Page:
It is, she says, a typical scene. Patty Duke will be walking in a mall, near a store with TVs playing, and it's time for reruns of "The Patty Duke Show."

A child will come up, look at her, run back to the television and check out its black-and-white image, and then come back to Duke. "There is something awfully nice to be said about a whole new generation knowing that you exist," said Duke. "It's nice."

But there was a time, she recalled, when she "hated 'The Patty Duke Show.' I hated everything about it, except the people on the set." She was newly married and did not want to play a teeny bopper.

"I didn't know what teenage people really did. Plus all this other serious bad stuff that was going on in the home setting -- including the molestations, the drinking and the pills."

No wonder Duke, whose name originally was Anna Marie Duke, sounds a dual identity theme. There's more than enough stuff in her life for two people. And in her autobiography, "Call Me Anna," she basically sorts out the person she is from the person she was made in to, by the people she met and by her own body chemistry. The 1987 book, done in collaboration with former Washington Post staffer Ken Turan, has now been shaped into an ABC movie (Sunday at 9) starring Duke as herself, along with two other actresses playing her at different ages.

Duke's life is remarkably full -- of strength and weakness, of good luck and bad, of success and failure.

Born the youngest child of an alcoholic father and a depressive mother, she was put at age 7 into the hands of John and Ethel Ross, a pair of child-talent managers. Howard Hesseman and Deborah May play them in the movie.

The Rosses, now dead, took control of Anna's life. Her name change was probably the most innocent of the changes brought to bear on the young talent. Duke's book tells of the Ross's tutoring her in some of the devious tactics of show business and tell of their forcing drink and drugs on her, and relates sexual overtures.

Duke, who wrote and speaks freely of her problems, said her book was intended to educate people about mental illness -- she was diagnosed in 1982 as a manic-depressive -- and is more about forgiveness of the people who've done her wrong than vengeance.

"I guess someone objective, if they choose a villain, will choose the Rosses," said Duke. "It is my opinion that the things that they did that were wrong were borne more of distortion and alcoholism and pill addiction and fear than they were borne of two people who {set out} maliciously to see how they could devastate this little girl's life."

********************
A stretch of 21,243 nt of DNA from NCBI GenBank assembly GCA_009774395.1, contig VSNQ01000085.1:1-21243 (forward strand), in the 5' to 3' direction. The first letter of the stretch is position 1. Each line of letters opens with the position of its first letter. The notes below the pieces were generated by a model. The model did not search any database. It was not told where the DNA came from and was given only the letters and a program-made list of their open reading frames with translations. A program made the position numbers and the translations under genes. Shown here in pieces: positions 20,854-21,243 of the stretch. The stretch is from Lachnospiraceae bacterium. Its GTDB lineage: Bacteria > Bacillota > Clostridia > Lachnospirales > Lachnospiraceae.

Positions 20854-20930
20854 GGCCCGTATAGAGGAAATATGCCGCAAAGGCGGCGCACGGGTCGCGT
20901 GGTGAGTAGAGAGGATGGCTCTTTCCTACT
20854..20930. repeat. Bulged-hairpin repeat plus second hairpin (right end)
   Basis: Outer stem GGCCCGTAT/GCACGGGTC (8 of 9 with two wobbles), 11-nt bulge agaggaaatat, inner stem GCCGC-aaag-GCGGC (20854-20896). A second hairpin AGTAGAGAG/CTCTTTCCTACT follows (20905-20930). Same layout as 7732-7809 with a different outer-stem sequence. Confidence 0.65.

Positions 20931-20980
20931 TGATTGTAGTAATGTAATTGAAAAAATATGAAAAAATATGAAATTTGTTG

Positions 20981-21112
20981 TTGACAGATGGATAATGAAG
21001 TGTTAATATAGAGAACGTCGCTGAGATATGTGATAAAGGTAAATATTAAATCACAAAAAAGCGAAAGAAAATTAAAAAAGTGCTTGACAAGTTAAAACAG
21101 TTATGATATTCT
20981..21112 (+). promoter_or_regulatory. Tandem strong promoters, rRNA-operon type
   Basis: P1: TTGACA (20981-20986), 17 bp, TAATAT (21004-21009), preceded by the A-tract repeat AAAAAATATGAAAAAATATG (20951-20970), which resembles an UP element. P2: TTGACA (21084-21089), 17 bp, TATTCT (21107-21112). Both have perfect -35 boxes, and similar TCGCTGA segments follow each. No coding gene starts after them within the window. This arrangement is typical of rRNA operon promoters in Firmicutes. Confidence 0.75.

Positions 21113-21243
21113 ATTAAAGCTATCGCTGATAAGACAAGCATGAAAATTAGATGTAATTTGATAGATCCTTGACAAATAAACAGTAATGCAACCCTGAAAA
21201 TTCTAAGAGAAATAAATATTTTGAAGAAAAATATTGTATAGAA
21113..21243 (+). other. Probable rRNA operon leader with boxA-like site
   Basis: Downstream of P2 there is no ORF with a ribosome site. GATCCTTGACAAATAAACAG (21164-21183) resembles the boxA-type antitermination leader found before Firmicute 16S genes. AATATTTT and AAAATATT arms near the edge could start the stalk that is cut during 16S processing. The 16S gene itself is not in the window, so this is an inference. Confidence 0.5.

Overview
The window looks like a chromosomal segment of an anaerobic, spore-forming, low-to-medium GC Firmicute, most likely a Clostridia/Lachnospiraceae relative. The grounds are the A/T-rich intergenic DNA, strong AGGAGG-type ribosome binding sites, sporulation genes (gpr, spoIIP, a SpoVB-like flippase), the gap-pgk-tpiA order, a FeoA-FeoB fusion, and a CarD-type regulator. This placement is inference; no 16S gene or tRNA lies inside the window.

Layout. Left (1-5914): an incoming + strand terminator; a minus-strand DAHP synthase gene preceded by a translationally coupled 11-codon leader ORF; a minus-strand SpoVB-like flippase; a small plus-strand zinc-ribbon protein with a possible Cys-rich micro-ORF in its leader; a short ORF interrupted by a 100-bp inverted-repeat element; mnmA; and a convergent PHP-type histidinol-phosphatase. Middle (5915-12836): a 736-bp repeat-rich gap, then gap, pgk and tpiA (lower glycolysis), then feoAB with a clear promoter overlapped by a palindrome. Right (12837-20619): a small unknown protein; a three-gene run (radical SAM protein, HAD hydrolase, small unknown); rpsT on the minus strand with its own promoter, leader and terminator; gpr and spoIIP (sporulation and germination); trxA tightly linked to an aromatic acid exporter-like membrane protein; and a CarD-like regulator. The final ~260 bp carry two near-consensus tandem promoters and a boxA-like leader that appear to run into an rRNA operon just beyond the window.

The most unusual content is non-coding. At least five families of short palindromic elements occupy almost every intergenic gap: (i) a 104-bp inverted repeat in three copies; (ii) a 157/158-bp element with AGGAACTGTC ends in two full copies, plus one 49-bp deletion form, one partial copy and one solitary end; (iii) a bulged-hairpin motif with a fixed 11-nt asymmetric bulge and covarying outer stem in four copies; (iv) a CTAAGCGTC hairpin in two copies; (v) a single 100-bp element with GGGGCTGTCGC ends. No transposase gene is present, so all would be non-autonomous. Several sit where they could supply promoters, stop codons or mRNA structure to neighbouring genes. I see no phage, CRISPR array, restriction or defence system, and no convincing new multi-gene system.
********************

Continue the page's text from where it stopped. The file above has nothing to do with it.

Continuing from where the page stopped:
Like so many elements in Duke's life, the Rosses had a flip side. They helped launch Duke on a remarkable show business career. She was the youngest person ever to receive an Oscar, for her role as Helen Keller in "The Miracle Worker," and the youngest to have a prime time TV series in her own name.

But along with three Emmy awards, there were three husbands, temper tantrums, attempted suicide, liaisons with a number of show business personalities, including an affair with Desi Arnaz Jr. that brought down the wrath of his mother, Lucille Ball. There was a wedding to a virtual stranger, and an out-of-wedlock pregnancy.

In short, Duke's life has been wonderful. And it's been a mess.

Karl Malden appears as Harold Arlen, a psychiatrist who diagnosed her manic-depression. Ari Meyers plays Duke as a young teenager, and Jenny Robertson plays her as an older teen. Arthur Taxier plays husband John Astin, Matthew Perry is Arnaz Jr., and Millie Perkins plays Duke's mother.

Playing herself through part of this film -- she has a co-producer credit as well -- brought some laughs and tears to Duke. Laughs, as when she saw herself, again, marrying a man she hardly know, for 13 days.

Tears, in having her brother Ray portray her father, John. "I got to say good-bye," said Duke, "which I didn't before."